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Eradication of aortic infections with the use of cryopreserved arterial homografts
Annals of Thoracic Surgery
Journal Article --- Old month value: Sep
BACKGROUND: The surgical treatment of vascular infection is associated with a substantial early and late mortality. Cryopreserved homografts were evaluated for in situ reconstruction in aortic infections. METHODS: Between January 1991 and July 1995, homografts were used in 19 patients (mean age, 61 +/- 13 years; range, 40-85 years) with mycotic aneurysms (9/19; 47%) or infected grafts (10/19; 53%) in the thoracic (7/19; 37%) or abdominal (12/19; 63%) aorta. Sepsis was present preoperatively in 14 of 19 (74%) patients, and 18 of 19 (95%) had received antibiotic treatment for 6.4 +/- 6 months (range, 1-36 months). Up to ten previous vascular procedures had been done in 11 of 19 patients (58%). RESULTS: There was one (5.2%) early and two (11%) late deaths, with one (5.5%) of the late deaths being homograft related. The mean hospital stay was 27 +/- 26 days (range, 7-84 days). Antibiotics were given postoperatively for 30 +/- 12 days (range, 4-84 days). During the follow-up period of 18.6 +/- 13 months (range, 7-60 months), there were no instances of reinfection, suture line rupture, homograft stenosis, or anastomotic aneurysms. CONCLUSIONS: Cryopreserved arterial homografts allow safe in situ reconstruction, decrease early and midterm mortality, and reduce antibiotic requirements. Early and midterm reoperations are unnecessary.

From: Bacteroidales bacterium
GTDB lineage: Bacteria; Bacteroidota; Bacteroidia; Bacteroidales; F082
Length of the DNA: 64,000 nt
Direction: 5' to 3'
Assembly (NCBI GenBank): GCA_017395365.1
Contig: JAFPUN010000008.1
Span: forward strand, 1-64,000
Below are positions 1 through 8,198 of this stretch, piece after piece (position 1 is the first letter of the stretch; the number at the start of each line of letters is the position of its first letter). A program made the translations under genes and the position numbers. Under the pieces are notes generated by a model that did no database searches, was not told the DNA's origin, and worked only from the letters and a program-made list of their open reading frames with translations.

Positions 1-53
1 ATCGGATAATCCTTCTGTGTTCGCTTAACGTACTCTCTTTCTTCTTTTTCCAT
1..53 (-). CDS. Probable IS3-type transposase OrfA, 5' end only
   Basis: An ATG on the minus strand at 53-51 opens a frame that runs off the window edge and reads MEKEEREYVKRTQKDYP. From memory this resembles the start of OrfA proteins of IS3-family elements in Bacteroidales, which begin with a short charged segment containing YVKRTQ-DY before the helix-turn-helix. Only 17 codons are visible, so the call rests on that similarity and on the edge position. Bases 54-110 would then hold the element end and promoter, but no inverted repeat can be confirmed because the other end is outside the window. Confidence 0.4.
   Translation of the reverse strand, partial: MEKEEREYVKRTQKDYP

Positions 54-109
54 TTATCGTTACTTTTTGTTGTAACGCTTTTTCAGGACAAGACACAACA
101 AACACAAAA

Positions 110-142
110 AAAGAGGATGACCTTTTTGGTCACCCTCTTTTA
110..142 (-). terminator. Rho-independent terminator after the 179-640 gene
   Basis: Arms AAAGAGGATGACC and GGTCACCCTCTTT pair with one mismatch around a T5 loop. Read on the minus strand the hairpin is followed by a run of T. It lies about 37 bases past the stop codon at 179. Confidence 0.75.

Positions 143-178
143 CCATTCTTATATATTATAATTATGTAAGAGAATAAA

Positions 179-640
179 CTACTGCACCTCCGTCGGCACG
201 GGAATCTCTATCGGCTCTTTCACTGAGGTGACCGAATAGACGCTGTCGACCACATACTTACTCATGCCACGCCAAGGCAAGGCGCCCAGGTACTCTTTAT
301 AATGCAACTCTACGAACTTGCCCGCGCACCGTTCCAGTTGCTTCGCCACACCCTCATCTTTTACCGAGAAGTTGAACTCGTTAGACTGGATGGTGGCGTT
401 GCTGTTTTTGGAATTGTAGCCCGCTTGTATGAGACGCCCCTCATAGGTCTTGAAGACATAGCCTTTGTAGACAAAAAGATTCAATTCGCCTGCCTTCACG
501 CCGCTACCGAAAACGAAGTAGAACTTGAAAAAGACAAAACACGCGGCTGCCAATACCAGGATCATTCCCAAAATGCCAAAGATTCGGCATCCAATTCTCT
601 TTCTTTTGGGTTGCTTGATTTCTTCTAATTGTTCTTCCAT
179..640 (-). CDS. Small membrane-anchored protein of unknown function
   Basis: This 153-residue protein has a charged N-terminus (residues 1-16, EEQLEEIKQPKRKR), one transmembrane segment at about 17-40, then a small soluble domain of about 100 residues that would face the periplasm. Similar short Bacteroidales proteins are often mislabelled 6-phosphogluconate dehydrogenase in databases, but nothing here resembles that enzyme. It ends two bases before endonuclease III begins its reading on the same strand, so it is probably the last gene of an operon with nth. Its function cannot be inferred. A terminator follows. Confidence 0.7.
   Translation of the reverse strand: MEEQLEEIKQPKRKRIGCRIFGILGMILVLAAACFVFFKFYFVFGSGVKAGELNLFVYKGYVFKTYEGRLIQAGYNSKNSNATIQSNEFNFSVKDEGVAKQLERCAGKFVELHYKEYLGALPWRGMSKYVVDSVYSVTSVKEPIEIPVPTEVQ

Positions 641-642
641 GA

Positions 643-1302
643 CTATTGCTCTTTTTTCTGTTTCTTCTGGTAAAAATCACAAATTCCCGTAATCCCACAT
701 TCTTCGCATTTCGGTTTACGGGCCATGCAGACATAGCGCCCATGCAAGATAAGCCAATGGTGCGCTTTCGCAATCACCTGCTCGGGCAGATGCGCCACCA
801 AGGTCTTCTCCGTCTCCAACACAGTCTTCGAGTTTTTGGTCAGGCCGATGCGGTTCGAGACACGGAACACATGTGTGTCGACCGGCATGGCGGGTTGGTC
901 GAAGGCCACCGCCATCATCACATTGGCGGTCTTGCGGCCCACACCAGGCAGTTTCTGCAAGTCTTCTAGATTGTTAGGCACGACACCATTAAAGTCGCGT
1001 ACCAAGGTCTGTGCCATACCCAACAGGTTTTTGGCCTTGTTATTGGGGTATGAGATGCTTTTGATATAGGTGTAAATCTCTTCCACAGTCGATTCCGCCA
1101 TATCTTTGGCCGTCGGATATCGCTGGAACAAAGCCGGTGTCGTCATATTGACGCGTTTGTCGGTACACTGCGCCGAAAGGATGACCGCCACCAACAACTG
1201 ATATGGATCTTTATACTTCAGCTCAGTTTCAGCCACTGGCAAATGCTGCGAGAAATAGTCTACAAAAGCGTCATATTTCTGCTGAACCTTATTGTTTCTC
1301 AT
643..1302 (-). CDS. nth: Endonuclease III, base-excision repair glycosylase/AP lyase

Adult Aged Aged, 80 and over Aneurysm, Infected/*surgery Antibiotic Prophylaxis Aortic Aneurysm/*surgery Aortic Diseases/*surgery Arteries/*transplantation *Cryopreservation Female Humans Length of Stay Male Middle Aged Polyethylene Terephthalates Postoperative Complications Prosthesis-Related Infections/*surgery Recurrence
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